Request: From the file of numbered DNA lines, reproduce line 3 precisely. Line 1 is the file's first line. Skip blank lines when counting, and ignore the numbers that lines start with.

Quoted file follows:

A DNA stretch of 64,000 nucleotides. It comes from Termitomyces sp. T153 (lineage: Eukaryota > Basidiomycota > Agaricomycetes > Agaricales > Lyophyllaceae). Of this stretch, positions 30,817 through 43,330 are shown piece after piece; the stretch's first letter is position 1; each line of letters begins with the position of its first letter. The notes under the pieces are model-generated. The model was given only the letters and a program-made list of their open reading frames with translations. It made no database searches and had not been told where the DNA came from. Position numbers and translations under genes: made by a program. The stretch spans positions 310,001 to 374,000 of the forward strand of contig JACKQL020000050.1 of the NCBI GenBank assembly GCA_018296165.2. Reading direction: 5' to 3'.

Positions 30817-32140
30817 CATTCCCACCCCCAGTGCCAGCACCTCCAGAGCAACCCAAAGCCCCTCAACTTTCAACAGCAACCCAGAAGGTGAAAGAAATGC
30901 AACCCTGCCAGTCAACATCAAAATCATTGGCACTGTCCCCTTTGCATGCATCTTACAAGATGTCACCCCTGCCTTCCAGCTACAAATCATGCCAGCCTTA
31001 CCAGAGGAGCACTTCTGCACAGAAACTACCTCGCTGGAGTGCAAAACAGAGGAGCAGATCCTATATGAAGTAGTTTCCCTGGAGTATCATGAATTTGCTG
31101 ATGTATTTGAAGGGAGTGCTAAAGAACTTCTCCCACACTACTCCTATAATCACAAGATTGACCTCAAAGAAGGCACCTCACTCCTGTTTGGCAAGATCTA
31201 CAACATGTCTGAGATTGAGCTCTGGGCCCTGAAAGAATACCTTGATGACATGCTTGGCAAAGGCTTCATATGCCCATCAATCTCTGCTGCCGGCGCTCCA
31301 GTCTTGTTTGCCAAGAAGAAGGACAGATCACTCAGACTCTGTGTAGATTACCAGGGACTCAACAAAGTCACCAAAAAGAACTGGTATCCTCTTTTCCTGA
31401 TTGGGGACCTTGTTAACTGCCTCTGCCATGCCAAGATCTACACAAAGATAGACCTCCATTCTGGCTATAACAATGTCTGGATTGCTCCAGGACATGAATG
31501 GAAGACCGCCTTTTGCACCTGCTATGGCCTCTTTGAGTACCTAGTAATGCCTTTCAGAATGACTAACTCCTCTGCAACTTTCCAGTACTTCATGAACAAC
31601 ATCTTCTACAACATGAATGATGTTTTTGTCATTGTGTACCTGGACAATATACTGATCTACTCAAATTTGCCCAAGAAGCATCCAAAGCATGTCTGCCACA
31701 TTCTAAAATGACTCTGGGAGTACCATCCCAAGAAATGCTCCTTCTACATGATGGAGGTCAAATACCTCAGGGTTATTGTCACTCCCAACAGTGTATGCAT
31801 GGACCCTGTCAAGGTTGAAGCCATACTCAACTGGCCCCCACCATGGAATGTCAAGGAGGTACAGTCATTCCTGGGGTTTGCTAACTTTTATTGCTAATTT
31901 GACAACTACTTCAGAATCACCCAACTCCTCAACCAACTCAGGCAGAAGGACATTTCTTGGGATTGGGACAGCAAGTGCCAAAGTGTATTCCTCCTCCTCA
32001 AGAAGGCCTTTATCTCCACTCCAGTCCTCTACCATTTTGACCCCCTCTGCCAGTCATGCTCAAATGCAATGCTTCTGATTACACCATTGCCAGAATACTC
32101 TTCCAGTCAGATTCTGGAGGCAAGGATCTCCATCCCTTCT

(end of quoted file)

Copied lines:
30817 CATTCCCACCCCCAGTGCCAGCACCTCCAGAGCAACCCAAAGCCCCTCAACTTTCAACAGCAACCCAGAAGGTGAAAGAAATGC